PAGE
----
State of Louisiana v. Venel Louis-Juste (Affirmed)

Annotate this Case
Download PDF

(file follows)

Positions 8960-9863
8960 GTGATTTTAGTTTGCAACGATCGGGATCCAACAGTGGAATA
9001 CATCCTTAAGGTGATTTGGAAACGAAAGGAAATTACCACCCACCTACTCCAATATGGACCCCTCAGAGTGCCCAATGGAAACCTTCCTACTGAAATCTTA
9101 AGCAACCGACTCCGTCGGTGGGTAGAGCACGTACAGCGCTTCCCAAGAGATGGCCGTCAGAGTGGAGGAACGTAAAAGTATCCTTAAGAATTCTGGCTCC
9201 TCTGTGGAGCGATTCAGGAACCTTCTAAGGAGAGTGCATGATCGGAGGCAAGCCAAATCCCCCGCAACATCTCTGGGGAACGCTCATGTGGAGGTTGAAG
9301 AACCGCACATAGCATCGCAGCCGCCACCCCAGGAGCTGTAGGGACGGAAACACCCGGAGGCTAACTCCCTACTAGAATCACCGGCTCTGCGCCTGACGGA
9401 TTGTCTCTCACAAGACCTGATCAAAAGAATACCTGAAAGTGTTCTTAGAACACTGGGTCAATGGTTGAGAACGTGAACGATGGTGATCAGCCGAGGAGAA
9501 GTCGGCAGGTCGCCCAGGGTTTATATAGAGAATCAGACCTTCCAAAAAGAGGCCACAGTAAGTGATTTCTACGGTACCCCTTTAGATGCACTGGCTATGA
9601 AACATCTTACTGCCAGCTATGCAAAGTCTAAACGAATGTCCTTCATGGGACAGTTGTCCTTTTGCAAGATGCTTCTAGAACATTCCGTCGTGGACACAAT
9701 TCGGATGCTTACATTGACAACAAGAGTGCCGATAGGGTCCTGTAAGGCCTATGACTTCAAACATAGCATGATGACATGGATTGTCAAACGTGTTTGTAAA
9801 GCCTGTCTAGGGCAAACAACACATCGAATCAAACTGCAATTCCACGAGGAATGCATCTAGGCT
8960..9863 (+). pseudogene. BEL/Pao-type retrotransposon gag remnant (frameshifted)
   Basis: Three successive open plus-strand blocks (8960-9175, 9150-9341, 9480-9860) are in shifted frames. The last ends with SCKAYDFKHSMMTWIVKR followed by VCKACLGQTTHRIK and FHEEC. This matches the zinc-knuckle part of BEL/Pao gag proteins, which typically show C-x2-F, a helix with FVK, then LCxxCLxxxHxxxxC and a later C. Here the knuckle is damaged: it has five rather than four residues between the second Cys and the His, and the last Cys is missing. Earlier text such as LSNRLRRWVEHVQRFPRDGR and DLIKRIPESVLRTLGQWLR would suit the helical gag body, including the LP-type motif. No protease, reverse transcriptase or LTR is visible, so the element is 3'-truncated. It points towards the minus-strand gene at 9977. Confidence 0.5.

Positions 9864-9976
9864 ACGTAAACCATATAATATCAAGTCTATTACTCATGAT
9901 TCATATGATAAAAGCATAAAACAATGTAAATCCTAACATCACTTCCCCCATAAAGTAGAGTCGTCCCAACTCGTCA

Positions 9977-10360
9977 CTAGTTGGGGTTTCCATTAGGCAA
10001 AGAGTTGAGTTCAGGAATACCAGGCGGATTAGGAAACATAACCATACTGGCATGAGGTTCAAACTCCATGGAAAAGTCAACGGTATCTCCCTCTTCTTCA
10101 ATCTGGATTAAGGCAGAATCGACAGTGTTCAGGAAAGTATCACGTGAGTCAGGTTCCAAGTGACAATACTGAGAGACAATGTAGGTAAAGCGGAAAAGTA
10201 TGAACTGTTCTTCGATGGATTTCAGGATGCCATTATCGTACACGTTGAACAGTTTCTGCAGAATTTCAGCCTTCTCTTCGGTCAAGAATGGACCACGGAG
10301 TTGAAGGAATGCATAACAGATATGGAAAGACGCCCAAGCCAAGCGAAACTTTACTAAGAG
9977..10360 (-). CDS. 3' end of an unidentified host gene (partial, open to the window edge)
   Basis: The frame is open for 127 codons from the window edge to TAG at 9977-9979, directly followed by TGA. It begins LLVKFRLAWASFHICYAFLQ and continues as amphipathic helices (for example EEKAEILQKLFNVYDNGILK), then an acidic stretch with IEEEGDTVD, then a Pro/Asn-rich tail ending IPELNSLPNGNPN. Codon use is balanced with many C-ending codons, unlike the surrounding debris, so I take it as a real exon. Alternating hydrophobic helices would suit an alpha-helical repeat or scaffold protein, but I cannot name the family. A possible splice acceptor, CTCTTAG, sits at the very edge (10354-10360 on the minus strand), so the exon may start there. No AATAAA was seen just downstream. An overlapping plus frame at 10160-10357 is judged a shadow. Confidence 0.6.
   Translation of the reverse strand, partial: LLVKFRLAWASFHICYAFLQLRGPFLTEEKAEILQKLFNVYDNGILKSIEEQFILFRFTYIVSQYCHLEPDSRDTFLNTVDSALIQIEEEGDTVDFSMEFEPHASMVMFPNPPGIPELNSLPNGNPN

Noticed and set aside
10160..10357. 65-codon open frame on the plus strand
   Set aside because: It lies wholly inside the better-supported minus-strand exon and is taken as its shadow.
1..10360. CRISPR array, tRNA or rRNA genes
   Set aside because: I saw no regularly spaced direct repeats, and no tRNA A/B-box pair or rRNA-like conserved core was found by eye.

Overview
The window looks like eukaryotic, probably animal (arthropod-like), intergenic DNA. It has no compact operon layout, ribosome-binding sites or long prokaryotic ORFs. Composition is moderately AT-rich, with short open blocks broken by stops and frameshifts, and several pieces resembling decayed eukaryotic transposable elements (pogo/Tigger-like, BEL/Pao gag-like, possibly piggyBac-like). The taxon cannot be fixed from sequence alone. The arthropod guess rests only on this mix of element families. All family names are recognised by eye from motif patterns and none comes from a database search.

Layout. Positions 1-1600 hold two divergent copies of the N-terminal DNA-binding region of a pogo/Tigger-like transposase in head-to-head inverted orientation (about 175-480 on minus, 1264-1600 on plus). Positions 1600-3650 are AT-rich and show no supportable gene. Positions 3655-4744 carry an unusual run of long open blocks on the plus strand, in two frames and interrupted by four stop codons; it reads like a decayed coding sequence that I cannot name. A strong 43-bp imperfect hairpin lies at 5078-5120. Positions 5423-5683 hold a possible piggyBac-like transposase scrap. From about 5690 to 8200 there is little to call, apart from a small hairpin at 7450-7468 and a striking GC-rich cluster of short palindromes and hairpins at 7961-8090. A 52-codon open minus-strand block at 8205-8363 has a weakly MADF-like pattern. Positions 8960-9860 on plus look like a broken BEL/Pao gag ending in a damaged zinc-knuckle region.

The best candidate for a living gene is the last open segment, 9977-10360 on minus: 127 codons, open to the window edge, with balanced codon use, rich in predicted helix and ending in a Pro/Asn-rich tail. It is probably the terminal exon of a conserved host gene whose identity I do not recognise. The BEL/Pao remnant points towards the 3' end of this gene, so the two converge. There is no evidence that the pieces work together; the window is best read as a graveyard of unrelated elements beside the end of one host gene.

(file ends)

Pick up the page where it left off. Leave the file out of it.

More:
Judgment rendered August 10, 2016. Application for rehearing may be filed within the delay allowed by Art. 992, La. C. Cr. P. No. 50,806-KA COURT OF APPEAL SECOND CIRCUIT STATE OF LOUISIANA * **** STATE OF LOUISIANA Appellee Versus VENEL LOUIS-JUSTE Appellant * **** Appealed from the Fifth Judicial District Court for the Parish of Franklin, Louisiana Trial Court No. 2013-460F Honorable Ann B. McIntyre, Judge * **** LOUISIANA APPELLATE PROJECT By: Douglas Lee Harville Counsel for Appellant JOHN M. LANCASTER District Attorney Counsel for Appellee WILLIAM BARHAM PENNY W. DOUCIERE Assistant District Attorneys * **** Before BROWN, CARAWAY & PITMAN, JJ. PITMAN, J. Defendant Vernel Louis-Juste was found guilty as charged of one count of vehicular homicide while under the influence of alcoholic beverages, a violation of La. R.S. 14:32.1. He was sentenced to 15 years at hard labor, the first 3 years without benefit of parole, probation or suspension of sentence; 8 years of the sentence was suspended; and Defendant was placed on 5 years’ active supervised probation upon his release. A motion to reconsider sentence was denied. Defendant appeals his conviction and sentence. For the following reasons, Defendant’s conviction and sentence are affirmed. FACTS At approximately 11:00 p.m. on June 22, 2013, the Franklin Parish Sheriff’s Office was dispatched to a traffic accident on Highway 4, at the intersection of Henry Parker and R.E. King Roads, east of Winnsboro, Louisiana. A female driver who discovered the accident on her way home from babysitting called the sheriff’s office to report it. When deputies arrived, they found an 18-wheeler positioned across both lanes of the highway. The cab of the truck was located in the westbound lane while the trailer of the truck extended across the entirety of the eastbound lane. Courtney Ezell, a 22-year-old mother of a small child, was driving a white Dodge pickup truck in the eastbound lane when it crashed into the trailer portion of the 18-wheeler. The impact propelled her truck underneath the trailer and crushed the front of the cab on the driver’s side. Deputies determined that Ms. Ezell was deceased. Deputies found Defendant, the driver of the 18-wheeler, standing close to the Dodge truck and questioned him about the accident. Defendant’s first statement was that he was in the process of pulling out of R.E. King Road, heading west toward Winnsboro, when he was struck by the Dodge truck. After deputies detected the smell of alcohol on Defendant, he was detained and transported to the sheriff’s office where Louisiana State Police troopers administered blood alcohol testing. Defendant’s blood alcohol concentration measured .111 grams percent, and he performed poorly on one field sobriety test. After Defendant was informed of his rights, he admitted to drinking a beer at noon and then gave a statement which changed his original version of events. His second statement was that, at the time of the accident, he was traveling west and had attempted to back his truck down a side road when he was struck by the Dodge truck. State police issued a citation to him for improper backing in violation of La. R.S. 32:281 and vehicular homicide in violation of La. R.S. 14:32.1. Defendant was originally charged by bill of information with vehicular homicide, which was later amended to include vehicular homicide while under the influence of alcoholic beverages. A two-day trial was held in June 2015 before a jury of six persons. The following facts were gleaned from the testimony: Wanda Booth, a resident of Winnsboro, testified that, on the evening of June 22, 2013, she had been babysitting her grandchildren on Highway 17 in Winnsboro while her daughter and son-in-law attended a wedding in Shreveport. She stated that they returned to their home around 11:00 p.m. and she left immediately to go home, using Highway 4. She was driving 2 with her window down and cautiously because she knew the road was a winding one. When she reached the Armstrong Subdivision, she began to smell something that smelled like brakes. She slowed from her speed of approximately 50 m.p.h. and observed some lights in the roadway that were oddly angled and appeared to be heading into her lane of traffic. She stated that, at that point, she realized the lights belonged to a stationary truck. She could smell fuel and knew something was wrong. She testified that she stopped her car and a man walked toward her on the driver’s side and said to her, “This is just happening.” She asked him what had just happened and turned on the high beams of her car and realized that a wreck had occurred. She could see a white truck. Ms. Booth further testified that the lights of the 18-wheeler were pointed toward her car and shining in her lane, but she did not see the trailer of the vehicle because it was a very dark night. She stated that the trailer of the 18-wheeler was in the R.E. King Road, and the cab was angled so that the lights were pointing toward her as she was headed east. The 18-wheeler was across both lanes of traffic. Ms. Booth asked the man if he had called for help, and he replied, “No, this has just happening. (sic) I can’t have this.” He kept repeating, “I can’t have this.” Ms. Booth called the sheriff’s office, gave the dispatcher her name and phone number and told the person where she was and what she was observing. She stated that the man continued talking and told her that he heard the victim moaning, so she approached the Dodge truck. She stated that she could not even discern whether the victim was a female, and she did 3 not hear any moaning. She attempted to speak to the victim, but there was no response. Ms. Booth also testified that she affirmed to the dispatcher, with whom she was still speaking, that there appeared to be only one person in the white truck. In the meanwhile, the man “disappeared” and a woman came out of the 18-wheeler. Ms. Booth asked her if anyone had called for help, but the woman did not answer and got back in the 18-wheeler. Ms. Booth identified Defendant as the man who was at the scene of the accident and to whom she had spoken. She also stated that, when she spoke to him, he smelled of alcohol, and so did his woman companion. Ms. Booth was asked if it appeared the accident had just occurred when she arrived upon it. She said no, adding that she did not hear any metal cooling, no noises of glass falling or any clinking. The Franklin Parish Sheriff’s Office responded to her call within ten minutes, and she asked the dispatcher if she could leave so she could return to her sick husband. She stated she had seen the victim and knew the seriousness of the accident and did not want to see any more. Pictures of the accident scene and a map of the area were entered into evidence. Deputy Brandon Box of the Franklin Parish Sheriff’s Office testified that he was on patrol on the night of June 22, 2013, when he was dispatched to an accident on Highway 4, east of Winnsboro, a short time after 11:00 p.m. He was shown a photograph of the scene that had been introduced into evidence and was asked if it was an accurate portrayal of the location and accident on Highway 4 when he arrived. He affirmed that it was and described the position of the 18-wheeler on the highway, pointing 4 out the only difference being that the ambulance was at the scene when the photograph was taken. Dep. Box further testified that, when he arrived on-scene, Defendant was standing close to the Dodge truck. He stated that he climbed on top of the Dodge truck to check the victim’s pulse and other vital signs, but she had none and appeared to be deceased. A photograph of the Dodge truck in relation to the trailer of the 18-wheeler was introduced. He further stated that other deputies, including Dep. Joshua Dunn, arrived on the scene and spoke to Defendant while he was checking on the victim. Dep. Box stated that he put Defendant and the woman with him into his patrol car and took them to the courthouse for their own safety. Neither of them was under arrest; he was simply removing them from the scene. He testified that it was a very short ride to the courthouse and that Defendant did not have anything to eat or drink during that time; however, he noted the smell of alcohol “on someone” in the car. He left them in the radio room in view of the dispatcher until the state police could arrive; he was dispatched to another accident. Both he and Dep. Dunn contributed to the incident report. On cross-examination, Dep. Box confirmed that he had not performed any sobriety tests on Defendant or any further investigation into the matter, although he was aware that the accident had resulted in a fatality. On redirect examination, he stated that it was his impression that the Louisiana State Police would be conducting the investigation since a DWI was involved, that that was his office’s policy in such a situation, and that was the reason he did not conduct any field sobriety tests. He stated that his 5 report contained the information that Defendant did not eat or drink anything while he was under his supervision so that the integrity of future tests would be preserved. Dep. Joshua Dunn of the Franklin Parish Sheriff’s Department testified that, on the night of the accident, he received a call shortly after 11:00 p.m. to respond to a wreck on Highway 4 and that he arrived within a minute. He described the scene as had the other witnesses, explaining that he crawled into the bed of the Dodge truck and reached through the back window of the cab to check for the victim’s pulse. He stated that the victim’s seat had been pushed to the back of the truck’s cab, near the window. He identified Defendant as the driver of the 18-wheeler and as the person to whom he spoke at the scene of the accident. Dep. Dunn also stated that Defendant told him that he had been pulling out of R.E. King Road when the Dodge truck “came flying by” and hit his trailer. He testified that he did not speak to Defendant any further, but he found Dep. Box and told him he could smell an odor of alcoholic beverage coming from Defendant’s person. He stated that Defendant was transported to the sheriff’s office by Dep. Box, but was not placed under arrest at that time. Dep. Dunn further testified that the portion of the highway at the point of the accident is a straightaway and that the speed limit is 55 m.p.h. He was shown a Google map of the accident site, and he noted that no curve appeared on the map, but that a curve preceded the area approximately a quarter of a mile from the location of the accident. He testified that R.E. 6 King Road and Henry Parker Road are not paved or gravel roads and not roads from which a person might expect an 18-wheeler to emerge. Paramedic Janice Posey testified that she was called to the accident scene around 11:25 p.m. in her capacity as deputy coroner for the Franklin Parish Coroner’s Office. When she arrived, she saw the driver’s side of the Dodge truck underneath the back section of the 18-wheeler. She was able to enter the truck from the passenger’s side, which was not under the 18-wheeler. She observed the victim and pronounced her deceased at the scene. Tpr. Jason Hanemann of the Louisiana State Police testified that he worked in the Troop F area of the state and was charged with the responsibility of investigating and arresting alcohol-related offenders. He stated that he was dispatched to the accident in Franklin Parish and was informed that it involved a fatality. He further stated that he had been notified to perform an administrative Intoxilyzer test on Defendant, who was at the Franklin Parish Sheriff’s Office. He identified Defendant as the person waiting at the courthouse, and he transported him to the Detention Center where the Intoxilyzer test machine is located. Tpr. Hanemann identified Defendant’s signed voluntary submission to a chemical test form (intoxication not suspected), which explains the law and gives him the authority to administer Intoxilyzer or blood tests (the standard testing procedure for intoxication) when a fatality has occurred. He also identified copies of his certification cards identifying him as a certified operator of the Intoxilyzer 5000 on June 22, 2013. 7 Tpr. Hanemann further testified that Defendant did not have anything to eat or drink while he was in transport. He also checked the back seat of his vehicle both befpre and after transport to make sure no evidence was left there. He verified that the particular machine he used to obtain Defendant’s blood alcohol level was in proper working order before he gave the test and that a reading of .000 grams showed there were no leftover results in the machine. He placed a clean mouthpiece on the machine, and Defendant blew into it. The machine printed out a card reflecting Defendant’s blood alcohol level was .111 grams percent. He stated that Defendant “was significantly over the legal limit which was point zero eight.” He also stated that, under Title 32 of the Louisiana Revised Statutes dealing with traffic codes and violations, there is no acceptable amount of alcohol allowed for an operator of a commercial motor vehicle. Tpr. Hanemann also testified that, after the test was completed, he advised Defendant of his rights. Defendant continued to speak with him and informed him that he had one 24-ounce Bud Light beer at noon that day. He administered field sobriety tests at that point, including the Horizontal Gaze and Nystagmus tests. Defendant exhibited jerking in both eyes and scored a six out of six clues, all of which indicated impairment. He stated that Defendant’s eyes were red and watery, but that he performed “fairly well” on the walk and turn and one-leg stand field sobriety tests. Tpr. Hanemann further testified that Defendant described the accident to him, stating that he was headed west, realized that he had missed a turn and that he was backing up into a side street when he was struck by the 8 eastbound Dodge truck. Defendant refused to give a written statement and requested a lawyer. On cross-examination, Tpr. Hanemann confirmed that the different types of tests performed on Defendant were not infallible. He stated that there is “no one hundred percent [test] for the entire population” and that he is trained to keep in mind that the physiology of individuals is different and alcohol can affect different people in different ways. He also stated that he did not administer a blood test to Defendant because the Intoxilyzer 5000 machine proved impairment. Given the margin of error in the machine of “plus or minus” .01 percent, Defendant was significantly over the legal limit. Tpr. Stephen Bradley Spainhower of the Louisiana State Police was dispatched to the accident scene and began the investigation since Louisiana State Police are charged with the enforcement of criminal statutes regarding traffic on Louisiana public roads. In his testimony, he identified photographs of the scene and described the location and placement of the 18-wheeler and the Dodge truck. He agreed with the earlier witnesses’ assessment of the scene and that the cab of the 18-wheeler was slightly off the road in the westbound lane of travel and that the trailer extended across the eastbound lane, blocking it entirely. He testified that the trailer had reflector lights, but that any illumination of those lights would have been diminished because they are designed to direct light straight back at the light shining on them. All of the photographs were admitted into evidence. He testified that, based on the investigation and the fact that he did not see any marks that would indicate that the 18-wheeler was pulling forward, he 9 assumed that it was “either backing or stopping.” He stated that he issued a traffic citation to Defendant for improper backing and vehicular homicide. On cross-examination, Tpr. Spainhower admitted that he did not perform any sort of accident reconstruction and never spoke to Defendant. He did measure the distance between the curve in the road and the straightaway where the accident occurred and found it to be approximately one quarter of a mile. He stated that there were no obstructions. He also testified that there were no skid marks which would have indicated that the victim had braked to avoid the accident. Vicki Ezell, the victim’s mother, identified the truck owned by her and driven by her daughter. She identified a photograph of her daughter. The state rested and the defense put on no evidence. Defendant was found guilty as charged. A presentence investigation report was ordered. At the sentencing hearing, the trial court noted its consideration of two PSI reports and letters from members of both families involved in the case. It noted that the PSI reports indicated Defendant’s age and the charges arising from the present offense, highlighting the use of alcoholic beverages and blood alcohol concentration. It also reviewed the facts of the case, noting Defendant’s blood alcohol concentration of .111 percent. It further noted that Defendant had expressed regret to the victim’s family, but asserted that he was not the cause of the victim’s death. It considered Defendant’s status as a father of five children and the hardship his incarceration would place on them and his wife since he was the main source of income for the family. 10 The trial court further considered Defendant’s criminal record, noting that he had various traffic violations, including speeding, three different convictions for driving under suspension and two for no proof of insurance, as well as seat belt and open container violations.1 Defendant also had a felony conviction for uttering, i.e., forgery, in Mississippi and received a three-year sentence at hard labor, which was suspended. For that offense, Defendant was placed on active supervised probation, from which he was discharged on June 7, 2009. Defendant was arrested in May 2012 for a domestic violence incident involving his wife; he pled guilty, paid a fine and court costs and was placed on unsupervised probation and ordered to complete anger management treatment. Defendant’s last conviction was the offense at issue in this case. Having considered the two PSIs and the letters, the trial court listed aggravating factors it noted when pronouncing Defendant’s sentence. The blood alcohol level was .111 percent at the time of testing “sometime after the accident.” Defendant’s admission of the amount and/or time of his consumption of alcohol was difficult to believe. As a commercial truck driver, Defendant should not have consumed any alcoholic beverages prior to or while operating a large and potentially dangerous vehicle, which behavior the trial court found to be grossly negligent and inexcusable. Defendant presented a hazardous condition for oncoming traffic. The offense resulted in the death of the victim, which caused significant 1 The PSI report indicates Defendant had four convictions for driving under suspension. Defendant told the trial court he did not remember the open container violation. 11 economic hardship to her family, who now has to support her child. Last, the trial court considered Defendant’s criminal record to be a factor. The trial court sentenced Defendant to 15 years at hard labor, the first 3 years without benefit of parole, probation or suspension of sentence. It suspended 8 years of the sentence and placed Defendant on 5 years’ active supervised probation upon his release. As part of his sentence, the trial court ordered Defendant to undergo an evaluation for substance abuse and appropriate treatment if needed. As a special condition of probation, Defendant was ordered to pay a fine of $2,000 plus court costs within 2 years of his release. Defendant filed a timely motion to reconsider sentence, which was denied. He appeals the sufficiency of the evidence of his conviction and the constitutionality of his sentence. DISCUSSION Sufficiency of the Evidence Defendant contends the evidence presented at trial was insufficient to convict him of vehicular homicide because the state failed to prove beyond a reasonable doubt that his intoxication, combined with his operation of a vehicle, caused the victim’s death. He argues that, while there was evidence that his driving was a causal factor of the accident, the state failed to prove that it was the use of alcohol that caused his poor driving and was causally related to the death. Specifically, he argues that the state presented no evidence that his driving was erratic or impaired by alcohol at the time of the accident. He contends that he traveled at an apparently safe and reasonable speed. While his blood alcohol measured above the legal limit, he argues that there was no evidence that he slurred his words, was incoherent, swayed 12 or was unsteady on his feet. Further, he contends that the state presented no evidence about other potential causes for the accident, including the victim’s use of a cell phone, drugs or alcohol. The state argues that, based on the evidence presented, it was reasonable for the jury to conclude that Defendant’s intoxication affected his decision-making ability and that, combined with his actions in illegally backing into and obstructing a two-lane highway, was a substantial and contributing cause of the victim’s death. It further argues that Defendant’s blood alcohol level was higher than the legal limit and that further proof of his intoxication was his failure to call for help, his agitation and anger and the smell of alcohol about his person. Also, he performed poorly on the Horizontal Gaze and Nystagmus field sobriety tests. It contends that there was no evidence that the victim was negligent in any way; but that, even if she had been negligent, that would not have negated a finding of criminal wrongdoing by Defendant. It argues that, from the evidence presented, it was within the jury’s discretion to determine that Defendant’s drinking caused his poor driving and the resulting death of the victim, rather than simply Defendant’s driving alone. The proper test for determining a claim of insufficiency of evidence in a criminal case is whether, on the entire record, a rational trier of fact could find the defendant guilty beyond a reasonable doubt. On appeal, a reviewing court must view the evidence in the light most favorable to the state and must presume in support of the judgment the existence of every fact the trier could reasonably deduce from the evidence. Jackson v. Virginia, 443 U. S. 13 307, 99 S. Ct. 2781, 61 L. Ed. 2d 560 (1979); State v. Little, 49,978 (La. App. 2d Cir. 8/12/15), 174 So. 3d 1219. The Jackson standard is applicable in cases involving both direct and circumstantial evidence. An appellate court reviewing the sufficiency of evidence in such cases must resolve any conflict in the direct evidence by viewing that evidence in the light most favorable to the prosecution. When the direct evidence is thus viewed, the facts established by the direct evidence and inferred from the circumstances established by that evidence must be sufficient for a rational trier of fact to conclude beyond a reasonable doubt that the defendant was guilty of every essential element of the crime. State v. Sutton, 436 So. 2d 471 (La. 1983); State v. Little, supra. The appellate court does not assess the credibility of witnesses or reweigh evidence. State v. Smith, 94-3116 (La. 10/16/95), 661 So. 2d 442; State v. Little, supra. A reviewing court accords great deference to a jury’s decision to accept or reject the testimony of a witness in whole or in part. State v. Eason, 43,788 (La. App. 2d Cir. 2/25/09), 3 So. 3d 685, writ denied, 09-0725 (La. 12/11/09), 23 So. 3d 913, cert. denied, 561 U. S. 1013, 130 S. Ct. 3472, 177 L. Ed. 2d 1068 (2010); State v. Hill, 42,025 (La. App. 2d Cir. 5/9/07), 956 So. 2d 758, writ denied, 07-1209 (La. 12/14/07), 970 So. 2d 529. As applicable to this case, the crime of vehicular homicide, set forth in La. R.S. 14:32.1(A), is defined as: the killing of a human being caused proximately or caused directly by an offender engaged in the operation of, or in actual physical control of, any motor vehicle, aircraft, watercraft, or other means of conveyance, whether or not the offender had the intent to cause death or great bodily harm, whenever any of the 14 following conditions exist and such condition was a contributing factor to the killing: *** (2) The operator’s blood alcohol concentration is 0.08 percent or more by weight based upon grams of alcohol per one hundred cubic centimeters of blood. *** (4) The operator is under the influence of alcoholic beverages. Under the vehicular homicide statute, the state, in order to convict, must prove that an offender’s unlawful blood alcohol concentration, combined with his operation of a vehicle, caused the death of a human being. State v. Taylor, 463 So. 2d 1274 (La. 1985); State v. Dock, 49,784 (La. App. 2d Cir. 6/3/15), 167 So. 3d 1097. The state does not have to prove that the defendant’s intoxication was the sole cause of the accident; rather, the defendant’s intoxication need only be a contributing factor that led to the killing. State v. Dock, supra; State v. Beene, 49,612 (La. App. 2d Cir. 4/15/15), 164 So. 3d 299, writ denied, 15-0944 (La. 4/4/16), 190 So. 3d 1200; State v. Gourdine, 41,469 (La. App. 2d Cir. 12/13/06), 946 So. 2d 277. The “substantial factor” and “proximate cause of death” standards are used interchangeably by the courts and are sufficient to satisfy the causality requirements. State v. Gourdine, supra. Specifically, the vehicular homicide statute should be construed to require proof of a causal relationship between an operator’s unlawful blood-alcohol concentration and the death of the victim in order to convict. State v. Dock, supra. The evident purpose of the vehicular homicide statute is to curb traffic fatalities caused by the consumption of alcohol. It is not aimed at persons 15 involved in vehicular fatalities whose alcohol consumption does not cause, but merely coincides with, such an accident. State v. Taylor, supra; State v. Dock, supra. A vehicle operator with unlawful blood alcohol concentration could be involved in many conceivable types of fatal accidents not caused in any way by his blood alcohol concentration. State v. Dock, supra. The punishment of persons who without fault and by coincidence fall in this latter class with the severe penalties intended for offenders whose alcohol consumption actually causes highway deaths is unnecessary to the legitimate purpose of the legislation and would constitute unwarranted statutory overkill. Id. Causation is a question of fact to be considered in light of the totality of circumstances surrounding the ultimate harm and its relation to the prohibited conduct. State v. Kalathakis, 563 So. 2d 228 (La. 1990); State v. Dock, supra; State v. Beene, supra. The evidence presented at trial, when viewed in the light most favorable to the state, was sufficient to support Defendant’s conviction for vehicular homicide while under the influence of alcoholic beverages. The direct evidence presented by the state established Defendant’s blood alcohol level to be .111 percent, well over the legal limit. Defendant performed poorly on one of the field sobriety tests and smelled of alcohol. He admitted that he was the driver of the 18-wheeler at the time of the accident. He failed to notify authorities of the accident and acted strangely at the accident site. The photographic evidence established that the 18-wheeler was illegally blocking the eastbound lane of travel at the time of the accident, regardless of whether Defendant was pulling out from or backing into the 16 side road. The conditions were dark such that even an attentive unsuspecting driver could have been unaware of the obstruction on the highway, even with the clear weather conditions. The lack of warning markers and diminished capacity of the standardized truck reflectors gave no additional warning to the victim, even on the straight highway. The lack of braking skid marks indicates that the victim did not see the 18-wheeler. No evidence established negligence on her part in the accident; but, even if it had, Defendant’s intoxicated state could still be found to be a contributing factor that led to her death. The facts show that, while he was intoxicated, Defendant positioned his 18-wheeler into the path of oncoming traffic at approximately 11:00 p.m. on a very dark evening. When viewed in the light most favorable to the state, the evidence was sufficient for a reasonable fact finder to conclude beyond a reasonable doubt that Defendant’s impairment due to high blood alcohol concentration dulled his thought processes and affected his decision-making to a degree sufficient to be a contributing cause of the victim’s death. For these reasons, this assignment of error is without merit. Constitutionality of the Sentence Defendant argues that the trial court imposed an unconstitutionally excessive sentence in violation of La. Const. Art. I, §20, which prohibits the subjection of any person to cruel, excessive or unusual punishment.2 He 2 While review of sentences for excessiveness is two-pronged, Defendant has raised no issue with the trial court’s compliance with La. C. Cr. P. art. 894.1, instead arguing error only regarding the second prong, constitutional excessiveness. Accordingly, our review is limited to the issues raised. Nevertheless, we find adequate La. C. Cr. P. art. 894.1 compliance. 17 also argues that he was 333 years old at the time of the sentencing, employed, married and the father of five children. He contends that his incarceration will impose an undue hardship on his family. The state argues that the harm caused by Defendant, his status as a second offender and lack of remorse support the imposition of the sentence in this case. The state points out that the trial court determined that Defendant was not completely truthful about when and how much he drank and that it was troubled by his prior open container violation, which he denied. Considering the facts of this case and Defendant’s personal and criminal history, the state argues that the sentence should be affirmed. To constitute an excessive sentence, a court must find that the penalty is so grossly disproportionate to the severity of the crime as to shock our sense of justice or that the sentence makes no reasonable contribution to acceptable penal goals and, therefore, is nothing more than the needless imposition of pain and suffering. State v. Griffin, 14-1214 and 14-1238 (La. 10/14/15), 180 So. 3d 1262; State v. Guzman, 99-1528 and 99-1753 (La. 5/16/00), 769 So. 2d 1158. The trial court has wide discretion in the imposition of sentences within the statutory limits. Thus, the sentence imposed will not be set aside as excessive absent a manifest abuse of that discretion. State v. Baker, 49,841 (La. App. 2d Cir. 5/20/15), 166 So. 3d 1152, writ denied, 15-1219 (La. 3/4/16), 185 So. 3d 745. On review, an appellate court does not determine whether another sentence may have been 3 The record shows that Defendant was actually 38 years old at the time of sentencing. 18 more appropriate, but whether the trial court abused its discretion. Id.; State v. Free, 46,894 (La. App. 2d Cir. 1/25/12), 86 So. 3d 29. A sentence may violate a defendant’s constitutional right against excessive punishment even if it is within the statutory limit. State v. Nealon, 50,089 (La. App. 2d Cir. 9/30/15), 179 So. 3d 661. To determine whether a particular sentence is excessive, this court must decide whether it is so disproportionate to the severity of the crime as to shock the sense of justice. Id. For his conviction for vehicular homicide, Defendant faced the following sentencing exposure under La. R.S. 14:32.1: B. Whoever commits the crime of vehicular homicide shall be fined not less than two thousand dollars nor more than fifteen thousand dollars and shall be imprisoned with or without hard labor for not less than five years nor more than thirty years. At least three years of the sentence of imprisonment shall be imposed without benefit of probation, parole, or suspension of sentence [.] The court shall require the offender to participate in a court-approved substance abuse program and may require the offender to participate in a court-approved driver improvement program. All driver improvement courses required under this Section shall include instruction on railroad grade crossing safety. Our review of the record demonstrates the imposed sentence to be adequately tailored to Defendant and the circumstances of the crime. For the vehicular homicide, Defendant faced potential sentencing exposure of 30 years. Thus, the imposed sentence was one-half of the potential maximum sentence. Defendant received substantial leniency through the suspension of over one-half of that sentence, and we note that the fine was imposed as a condition of probation rather than as part of his sentence in accordance with La. R.S. 14:32.1(B). 19 The circumstances of this case concern the death of a young woman due to Defendant’s actions in driving an 18-wheeler while intoxicated. It was Defendant’s second felony, and he had a prior contested conviction for an open container violation. Defendant lied about his drinking prior to the accident and denied being the cause of the victim’s death. Even considering the mitigating factors involved and the hardships his incarceration will cause to his family, the fact remains that a young woman lost her life, and a young child his mother, as a result of Defendant’s reckless actions. Considering the seriousness of the offense and the consequences of Defendant’s actions, the imposed sentence does not shock the sense of justice, nor is it disproportionate to the severity of the offense. For these reasons, this assignment of error is without merit. CONCLUSION For the foregoing reasons, the conviction and sentence of Defendant Venel Louis-Juste are affirmed. AFFIRMED. 20